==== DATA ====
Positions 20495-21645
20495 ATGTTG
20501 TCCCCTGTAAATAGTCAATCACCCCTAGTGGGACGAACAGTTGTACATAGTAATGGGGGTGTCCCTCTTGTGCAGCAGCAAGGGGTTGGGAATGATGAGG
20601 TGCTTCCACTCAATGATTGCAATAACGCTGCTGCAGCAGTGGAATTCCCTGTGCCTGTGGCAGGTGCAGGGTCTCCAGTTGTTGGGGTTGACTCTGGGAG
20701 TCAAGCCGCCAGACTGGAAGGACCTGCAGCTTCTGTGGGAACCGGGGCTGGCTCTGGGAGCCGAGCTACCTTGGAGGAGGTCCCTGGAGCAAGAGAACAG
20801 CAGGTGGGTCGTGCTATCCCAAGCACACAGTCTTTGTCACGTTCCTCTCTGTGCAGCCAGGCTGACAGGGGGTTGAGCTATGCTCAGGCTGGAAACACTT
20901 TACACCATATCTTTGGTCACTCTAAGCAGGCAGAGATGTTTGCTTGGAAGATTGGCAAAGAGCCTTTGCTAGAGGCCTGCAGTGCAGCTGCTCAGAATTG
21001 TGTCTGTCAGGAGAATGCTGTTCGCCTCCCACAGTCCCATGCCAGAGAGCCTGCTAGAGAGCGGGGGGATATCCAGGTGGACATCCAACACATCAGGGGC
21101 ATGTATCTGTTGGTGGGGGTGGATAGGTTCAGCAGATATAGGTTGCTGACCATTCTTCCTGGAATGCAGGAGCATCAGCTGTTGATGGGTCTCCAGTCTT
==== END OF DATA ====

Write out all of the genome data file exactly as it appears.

Positions 20495-21645
20495 ATGTTG
20501 TCCCCTGTAAATAGTCAATCACCCCTAGTGGGACGAACAGTTGTACATAGTAATGGGGGTGTCCCTCTTGTGCAGCAGCAAGGGGTTGGGAATGATGAGG
20601 TGCTTCCACTCAATGATTGCAATAACGCTGCTGCAGCAGTGGAATTCCCTGTGCCTGTGGCAGGTGCAGGGTCTCCAGTTGTTGGGGTTGACTCTGGGAG
20701 TCAAGCCGCCAGACTGGAAGGACCTGCAGCTTCTGTGGGAACCGGGGCTGGCTCTGGGAGCCGAGCTACCTTGGAGGAGGTCCCTGGAGCAAGAGAACAG
20801 CAGGTGGGTCGTGCTATCCCAAGCACACAGTCTTTGTCACGTTCCTCTCTGTGCAGCCAGGCTGACAGGGGGTTGAGCTATGCTCAGGCTGGAAACACTT
20901 TACACCATATCTTTGGTCACTCTAAGCAGGCAGAGATGTTTGCTTGGAAGATTGGCAAAGAGCCTTTGCTAGAGGCCTGCAGTGCAGCTGCTCAGAATTG
21001 TGTCTGTCAGGAGAATGCTGTTCGCCTCCCACAGTCCCATGCCAGAGAGCCTGCTAGAGAGCGGGGGGATATCCAGGTGGACATCCAACACATCAGGGGC
21101 ATGTATCTGTTGGTGGGGGTGGATAGGTTCAGCAGATATAGGTTGCTGACCATTCTTCCTGGAATGCAGGAGCATCAGCTGTTGATGGGTCTCCAGTCTT